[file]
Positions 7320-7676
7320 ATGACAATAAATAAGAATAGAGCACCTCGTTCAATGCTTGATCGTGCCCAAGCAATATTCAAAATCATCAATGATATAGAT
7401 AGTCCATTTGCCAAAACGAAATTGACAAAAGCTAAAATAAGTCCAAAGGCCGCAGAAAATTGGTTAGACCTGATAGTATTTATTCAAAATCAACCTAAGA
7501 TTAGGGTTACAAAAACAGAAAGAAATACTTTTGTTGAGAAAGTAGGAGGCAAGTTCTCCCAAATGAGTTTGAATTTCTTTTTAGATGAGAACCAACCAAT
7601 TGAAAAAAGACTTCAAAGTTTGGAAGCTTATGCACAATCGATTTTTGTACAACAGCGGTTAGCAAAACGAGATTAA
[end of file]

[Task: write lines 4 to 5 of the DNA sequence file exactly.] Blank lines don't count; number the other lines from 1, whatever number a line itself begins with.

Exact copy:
7501 TTAGGGTTACAAAAACAGAAAGAAATACTTTTGTTGAGAAAGTAGGAGGCAAGTTCTCCCAAATGAGTTTGAATTTCTTTTTAGATGAGAACCAACCAAT
7601 TGAAAAAAGACTTCAAAGTTTGGAAGCTTATGCACAATCGATTTTTGTACAACAGCGGTTAGCAAAACGAGATTAA